The design that came from the cold

By Véronique Lorelle

Posted today at 6:00 p.m.

To serve its cause, the communist regime of the former USSR created an official art, socialist realism. He has also had an impact on design, as evidenced by the exciting exhibition at the Vitra Design Museum in Weil-am-Rhein, Germany, near the Swiss border, more than three decades after the fall of the Wall. Under the title “German design from 1949 to 1989: two countries, one history”, it stages, through 350 pieces, what was happening in the two Germanies (to be seen until September 5).

In the German Democratic Republic (GDR) founded in the Soviet occupation zone, the legendary Trabant (1958), the people’s car – a sort of soap with a recycled plastic body, affectionately known as “Trabi” – accelerates the motorization of the population . In the Federal Republic of Germany (FRG), the pulpy Porsche 360, on the mechanical bases of the Volkswagen Beetle, although reserved for an elite, roars on the roads of the West. On the one hand, colorful and inexpensive plastic objects, such as this desirable two-tone watering can (1960) by Klaus Kunis, on the other a cold, elegant and efficient functionalism.

Advertisement for the Trabant 601 Universal (1965).

“From the birth of the two new states, design contributed to the creation of new identities which were reflected, in particular, in the various national coats of arms, coins, identity cards, and even in the famous symbolic figures on traffic lights ”, underlines the curator of the exhibition, Erika Pinner. Thus are designed in the GDR, by Karl Peglau (1927-2009), funny little men in hat, the Ampelmännchen (1961), comic book style, which allow the message to be understandable by children to the elderly, including those with difficulty perceiving colors …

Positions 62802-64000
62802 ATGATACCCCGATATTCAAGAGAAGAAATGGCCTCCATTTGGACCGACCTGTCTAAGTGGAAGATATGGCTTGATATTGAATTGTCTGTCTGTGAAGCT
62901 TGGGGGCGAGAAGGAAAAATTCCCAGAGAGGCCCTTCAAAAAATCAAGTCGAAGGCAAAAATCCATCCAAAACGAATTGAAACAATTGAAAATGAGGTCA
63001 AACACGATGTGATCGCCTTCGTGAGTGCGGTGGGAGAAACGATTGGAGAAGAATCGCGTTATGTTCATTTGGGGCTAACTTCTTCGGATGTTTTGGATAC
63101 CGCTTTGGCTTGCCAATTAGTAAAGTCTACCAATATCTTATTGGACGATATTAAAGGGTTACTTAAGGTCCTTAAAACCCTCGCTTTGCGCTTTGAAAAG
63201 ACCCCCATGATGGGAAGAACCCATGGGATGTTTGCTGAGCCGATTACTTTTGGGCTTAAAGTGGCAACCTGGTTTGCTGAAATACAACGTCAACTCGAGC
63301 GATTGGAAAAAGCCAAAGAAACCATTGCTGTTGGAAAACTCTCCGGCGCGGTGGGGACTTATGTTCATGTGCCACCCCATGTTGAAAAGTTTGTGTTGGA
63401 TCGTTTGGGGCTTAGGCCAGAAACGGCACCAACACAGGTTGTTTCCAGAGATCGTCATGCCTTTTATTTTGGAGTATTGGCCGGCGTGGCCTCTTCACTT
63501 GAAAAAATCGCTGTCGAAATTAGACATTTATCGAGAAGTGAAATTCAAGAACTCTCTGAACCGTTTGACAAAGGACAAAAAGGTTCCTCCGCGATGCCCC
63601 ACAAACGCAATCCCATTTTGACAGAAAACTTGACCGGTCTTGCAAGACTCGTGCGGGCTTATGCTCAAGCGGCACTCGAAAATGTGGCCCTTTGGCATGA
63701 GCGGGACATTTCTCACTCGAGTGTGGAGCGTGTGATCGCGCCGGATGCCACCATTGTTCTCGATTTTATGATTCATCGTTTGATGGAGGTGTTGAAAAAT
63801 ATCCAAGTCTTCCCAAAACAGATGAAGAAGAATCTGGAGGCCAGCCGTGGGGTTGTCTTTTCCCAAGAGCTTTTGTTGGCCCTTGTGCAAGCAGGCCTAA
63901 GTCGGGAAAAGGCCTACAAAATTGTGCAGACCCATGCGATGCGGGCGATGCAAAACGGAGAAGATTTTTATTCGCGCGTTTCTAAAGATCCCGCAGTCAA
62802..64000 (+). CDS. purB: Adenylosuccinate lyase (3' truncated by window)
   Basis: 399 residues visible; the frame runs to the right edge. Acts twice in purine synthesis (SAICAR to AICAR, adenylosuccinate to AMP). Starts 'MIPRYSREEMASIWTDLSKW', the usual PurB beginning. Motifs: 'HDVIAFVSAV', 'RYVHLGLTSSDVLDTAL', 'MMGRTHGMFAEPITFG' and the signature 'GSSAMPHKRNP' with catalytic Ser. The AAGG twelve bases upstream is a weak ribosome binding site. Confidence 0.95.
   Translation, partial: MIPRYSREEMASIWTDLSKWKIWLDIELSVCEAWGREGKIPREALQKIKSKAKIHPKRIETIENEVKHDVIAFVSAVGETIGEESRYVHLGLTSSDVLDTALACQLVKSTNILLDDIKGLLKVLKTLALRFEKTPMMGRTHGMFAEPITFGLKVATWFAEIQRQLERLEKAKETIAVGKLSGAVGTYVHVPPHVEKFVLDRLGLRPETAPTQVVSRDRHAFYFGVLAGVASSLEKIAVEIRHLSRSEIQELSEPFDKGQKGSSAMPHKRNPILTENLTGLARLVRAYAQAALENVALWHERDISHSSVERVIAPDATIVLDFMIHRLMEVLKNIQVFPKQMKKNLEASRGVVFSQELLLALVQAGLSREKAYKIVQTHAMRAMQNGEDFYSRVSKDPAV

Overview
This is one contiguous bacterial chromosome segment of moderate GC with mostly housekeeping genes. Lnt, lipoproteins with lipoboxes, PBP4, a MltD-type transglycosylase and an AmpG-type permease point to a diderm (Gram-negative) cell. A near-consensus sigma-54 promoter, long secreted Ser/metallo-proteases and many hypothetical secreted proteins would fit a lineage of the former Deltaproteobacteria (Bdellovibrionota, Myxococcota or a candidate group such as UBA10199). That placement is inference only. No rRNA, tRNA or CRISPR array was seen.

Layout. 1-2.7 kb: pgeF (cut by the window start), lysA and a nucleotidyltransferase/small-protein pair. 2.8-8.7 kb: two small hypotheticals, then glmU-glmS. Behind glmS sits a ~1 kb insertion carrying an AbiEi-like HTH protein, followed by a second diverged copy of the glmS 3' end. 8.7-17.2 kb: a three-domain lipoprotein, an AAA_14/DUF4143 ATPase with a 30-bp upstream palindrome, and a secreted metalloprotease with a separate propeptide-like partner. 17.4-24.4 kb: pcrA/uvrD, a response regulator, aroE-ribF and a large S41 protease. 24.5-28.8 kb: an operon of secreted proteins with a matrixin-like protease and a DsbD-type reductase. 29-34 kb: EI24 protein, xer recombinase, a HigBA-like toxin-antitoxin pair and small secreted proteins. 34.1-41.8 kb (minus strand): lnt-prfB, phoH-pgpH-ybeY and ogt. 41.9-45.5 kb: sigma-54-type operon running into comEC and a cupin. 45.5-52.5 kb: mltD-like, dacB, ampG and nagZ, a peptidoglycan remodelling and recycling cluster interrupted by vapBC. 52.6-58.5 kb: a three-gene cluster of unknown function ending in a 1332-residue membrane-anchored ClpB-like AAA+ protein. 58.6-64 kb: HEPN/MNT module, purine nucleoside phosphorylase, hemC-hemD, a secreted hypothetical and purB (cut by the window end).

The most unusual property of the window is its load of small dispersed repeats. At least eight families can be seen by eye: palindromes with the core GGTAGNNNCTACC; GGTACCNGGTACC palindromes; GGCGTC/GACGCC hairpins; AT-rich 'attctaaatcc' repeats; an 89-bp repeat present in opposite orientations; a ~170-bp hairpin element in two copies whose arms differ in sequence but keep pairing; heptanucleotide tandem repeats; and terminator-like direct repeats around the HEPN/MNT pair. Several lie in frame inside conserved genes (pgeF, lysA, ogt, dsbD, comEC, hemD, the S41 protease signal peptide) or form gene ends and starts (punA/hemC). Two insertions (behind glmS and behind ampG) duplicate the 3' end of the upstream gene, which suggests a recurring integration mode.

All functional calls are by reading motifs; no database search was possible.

At the start, the break between the two Germanies was tenuous. The two states meet and confront each other during the Leipzig fair in 1946, and the Brussels World’s Fair in 1958. Each, anxious to promote design, the standard bearer of revolutionary utopia here, or of a liberal economy there, creates or revives schools, from which will emerge young talents for the industry of the booming reconstruction. However, teachers often studied together at the Bauhaus art school or other schools under the Weimar Republic, before World War II.

Signs of wealth

In both states, public housing programs are causing a rapid increase in the demand for consumer goods: furniture, dishes, cars or appliances. Some objects cross borders, such as the futuristic Garden Egg Chair by Peter Ghyczy (1968), produced with minor differences in East and West Germany. Difficult to know the origin of a model – except for those stamped “A stamp under the seat for products created in the East”, specifies the commissioner.

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